Download (PDF, 700KB)

Lesson plan: helping students contextualise employability skills

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In my previous post, “the Problem with Employability Skills in Career Education”, I explained why I’m dissatisfied with the way students are introduced to the concept of employability skills. In this post, I’ll share an engaging and effective lesson plan that I have used to help students understand the importance of employability skills in the context of their own professional field.

I created this lesson as part of Career Passport, a three-stage career education program that I developed for RMIT Vietnam, and have continued to use the basic idea at La Trobe University. Rather than share the step-by-step lesson plan, I’ll describe the key activities and principles in broad detail, to allow you to adapt the lesson to your own context and the needs of your students. This lesson is easily adapted for face-to-face, blended, or online delivery.

Stage one: warming up and activating key vocabulary

Learning outcome: students activate their prior knowledge of employability skills 

Ask the students to form groups and together list as many universal employability skills as possible. This can either be a recall exercise, if they’ve been provided with a list of employability skills already, or a prediction exercise if they haven’t. In a classroom, they can record their answers on paper or on the whiteboard. Online, they can edit wikis or list their answers in a discussion board.

Stage two: the set up

Learning outcome: students recognise the importance of context in employability skills

Display a mock resume which simply lists skills with little or no context.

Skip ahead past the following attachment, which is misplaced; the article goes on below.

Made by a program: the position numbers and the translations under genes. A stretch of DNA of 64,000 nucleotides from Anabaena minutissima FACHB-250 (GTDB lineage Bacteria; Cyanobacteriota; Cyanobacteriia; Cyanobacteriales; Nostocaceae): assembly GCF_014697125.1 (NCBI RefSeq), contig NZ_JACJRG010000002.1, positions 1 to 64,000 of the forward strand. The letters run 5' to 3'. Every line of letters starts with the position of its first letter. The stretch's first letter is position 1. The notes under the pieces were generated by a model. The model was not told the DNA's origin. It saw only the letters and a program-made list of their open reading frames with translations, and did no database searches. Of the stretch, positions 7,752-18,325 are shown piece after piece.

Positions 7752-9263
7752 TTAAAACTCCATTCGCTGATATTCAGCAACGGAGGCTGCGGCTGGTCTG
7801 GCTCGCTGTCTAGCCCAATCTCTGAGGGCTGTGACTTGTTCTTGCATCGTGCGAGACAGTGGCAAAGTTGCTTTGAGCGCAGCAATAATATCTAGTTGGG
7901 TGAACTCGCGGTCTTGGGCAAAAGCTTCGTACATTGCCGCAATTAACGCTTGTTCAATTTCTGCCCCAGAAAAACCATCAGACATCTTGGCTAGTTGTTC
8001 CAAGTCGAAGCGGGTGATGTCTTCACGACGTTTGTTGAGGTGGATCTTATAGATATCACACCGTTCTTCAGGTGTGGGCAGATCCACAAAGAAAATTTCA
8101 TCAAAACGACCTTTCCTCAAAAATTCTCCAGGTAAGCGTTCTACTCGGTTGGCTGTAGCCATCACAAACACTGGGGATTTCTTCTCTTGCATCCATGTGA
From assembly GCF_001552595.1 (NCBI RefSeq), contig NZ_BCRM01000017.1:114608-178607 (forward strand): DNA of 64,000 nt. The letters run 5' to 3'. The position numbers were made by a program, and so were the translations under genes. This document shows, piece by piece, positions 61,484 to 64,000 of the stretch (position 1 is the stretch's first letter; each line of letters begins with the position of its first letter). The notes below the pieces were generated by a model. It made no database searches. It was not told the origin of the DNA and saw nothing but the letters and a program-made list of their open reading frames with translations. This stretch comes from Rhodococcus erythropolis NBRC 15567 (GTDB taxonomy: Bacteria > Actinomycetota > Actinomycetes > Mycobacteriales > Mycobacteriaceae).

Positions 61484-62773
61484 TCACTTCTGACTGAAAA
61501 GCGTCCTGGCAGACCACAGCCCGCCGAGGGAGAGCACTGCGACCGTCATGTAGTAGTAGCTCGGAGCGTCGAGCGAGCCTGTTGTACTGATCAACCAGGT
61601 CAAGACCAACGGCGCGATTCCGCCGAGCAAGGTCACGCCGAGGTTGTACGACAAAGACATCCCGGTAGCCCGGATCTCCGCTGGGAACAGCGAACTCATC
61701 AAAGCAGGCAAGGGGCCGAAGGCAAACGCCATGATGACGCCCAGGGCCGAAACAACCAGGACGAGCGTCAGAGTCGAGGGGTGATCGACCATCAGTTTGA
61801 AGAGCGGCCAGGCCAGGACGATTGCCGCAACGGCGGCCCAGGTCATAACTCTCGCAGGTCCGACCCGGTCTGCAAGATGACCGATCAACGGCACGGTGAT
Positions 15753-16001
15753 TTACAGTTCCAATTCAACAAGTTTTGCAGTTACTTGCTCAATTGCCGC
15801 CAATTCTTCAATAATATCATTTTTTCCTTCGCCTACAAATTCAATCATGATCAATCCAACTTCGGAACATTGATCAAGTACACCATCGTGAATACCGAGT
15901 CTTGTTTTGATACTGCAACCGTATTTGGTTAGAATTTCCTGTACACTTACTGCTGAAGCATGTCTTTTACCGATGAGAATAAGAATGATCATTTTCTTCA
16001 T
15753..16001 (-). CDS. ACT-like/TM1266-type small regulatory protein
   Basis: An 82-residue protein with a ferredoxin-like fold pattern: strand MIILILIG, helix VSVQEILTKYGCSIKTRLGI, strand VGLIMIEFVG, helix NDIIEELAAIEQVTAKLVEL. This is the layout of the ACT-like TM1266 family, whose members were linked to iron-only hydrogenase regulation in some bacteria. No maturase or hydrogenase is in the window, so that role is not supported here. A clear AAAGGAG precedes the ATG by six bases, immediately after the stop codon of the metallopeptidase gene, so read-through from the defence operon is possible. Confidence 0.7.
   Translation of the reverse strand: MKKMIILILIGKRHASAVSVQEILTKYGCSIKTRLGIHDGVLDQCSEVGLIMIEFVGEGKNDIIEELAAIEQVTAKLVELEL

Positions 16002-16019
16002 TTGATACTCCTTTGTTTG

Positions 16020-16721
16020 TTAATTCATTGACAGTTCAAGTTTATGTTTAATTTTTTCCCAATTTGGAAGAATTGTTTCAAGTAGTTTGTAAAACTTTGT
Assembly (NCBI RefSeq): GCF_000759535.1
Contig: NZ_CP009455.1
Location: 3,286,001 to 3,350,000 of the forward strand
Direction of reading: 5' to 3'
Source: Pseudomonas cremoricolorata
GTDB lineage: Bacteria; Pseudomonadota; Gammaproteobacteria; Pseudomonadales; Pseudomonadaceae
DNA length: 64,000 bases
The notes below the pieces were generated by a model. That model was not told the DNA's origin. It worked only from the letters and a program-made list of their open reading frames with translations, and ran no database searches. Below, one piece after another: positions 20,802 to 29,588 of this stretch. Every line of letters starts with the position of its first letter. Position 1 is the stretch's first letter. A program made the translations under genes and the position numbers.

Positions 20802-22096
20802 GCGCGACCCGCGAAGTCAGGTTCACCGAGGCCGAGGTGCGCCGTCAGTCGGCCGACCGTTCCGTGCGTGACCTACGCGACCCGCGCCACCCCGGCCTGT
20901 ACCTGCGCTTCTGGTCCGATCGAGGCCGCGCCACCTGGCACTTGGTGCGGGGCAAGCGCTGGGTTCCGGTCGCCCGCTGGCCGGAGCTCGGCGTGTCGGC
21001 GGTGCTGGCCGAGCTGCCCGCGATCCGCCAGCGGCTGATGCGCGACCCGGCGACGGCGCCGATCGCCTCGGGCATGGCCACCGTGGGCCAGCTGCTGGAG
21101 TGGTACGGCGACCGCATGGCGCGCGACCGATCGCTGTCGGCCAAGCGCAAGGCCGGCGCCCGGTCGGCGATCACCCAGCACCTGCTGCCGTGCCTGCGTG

Introduction and resume prepAsk the students how effectively they think the resume demonstrates the capabilities of the candidate. Give them plenty of time to debate and discuss and perhaps poll their opinions to see if there’s a consensus or if they disagree.

Some students will recognise the weakness of the resume. Others may think it’s fine. That’s good for us as the teacher, because we can capture their attention when we tell them that actually, this resume is awful.

Elicit the reason why from the students by asking about the nature of the communication or teamwork skills and experience of this person. When students can’t answer, they’ll begin to understand the point. But to really drive the point home in a fun way, move on to stage three…

Stage three: the fun bit

Learning outcomes: students can deconstruct specific demonstrations of a skill, identifying key sub-skills and qualities

Tell the students that they’ll see a couple of videos of people using their communication skills in their workplace. Ask the students to take notes as they watch:

  • what is their job title?
  • what is their mission or purpose?
  • what personal characteristics are important?
  • what sub-skills are they using?

You can include any number of videos: cheesy telesales presenters, 911 operators, sports coaches… the more unique the better. My students especially love the drill sergeant and we have fun discussing how he would perform as a kindergarten teacher.

When the students review and compare their notes, they should be able to see clearly how important context and specificity is when it comes to talking about their employability skill.

Extension activity one: resume writing

Learning outcome: students can write a resume experience description with suitable context and clarity

Get the students to choose one of the videos and then, in groups, write a resume experience description for that person’s role. Help them find ways to quantify, qualify, and contextualise their descriptions and remind them to use a range of expressive action verbs. This would be a great time to teach students Google HR bigwig Laslo Block’s formula for expressing achievements.

 

Extension activity two: STARL structure for interviews or key selection criteria

Learning outcome: students can deliver an interview response using the STARL structure. 

If your students are familiar with the STARL structure for behavioural interview responses, they could have fun practising in the role of the occupations from the video. I’ve had whole classes in stitches as we role play behavioural interviews for drill sergeants, used-car salesmen, or carnival touts.

Tell me how it goes

If you use this lesson, either as I describe it or in some inspired form of your own, I’d love to hear about it. Leave a comment and tell me how it went for you and your students.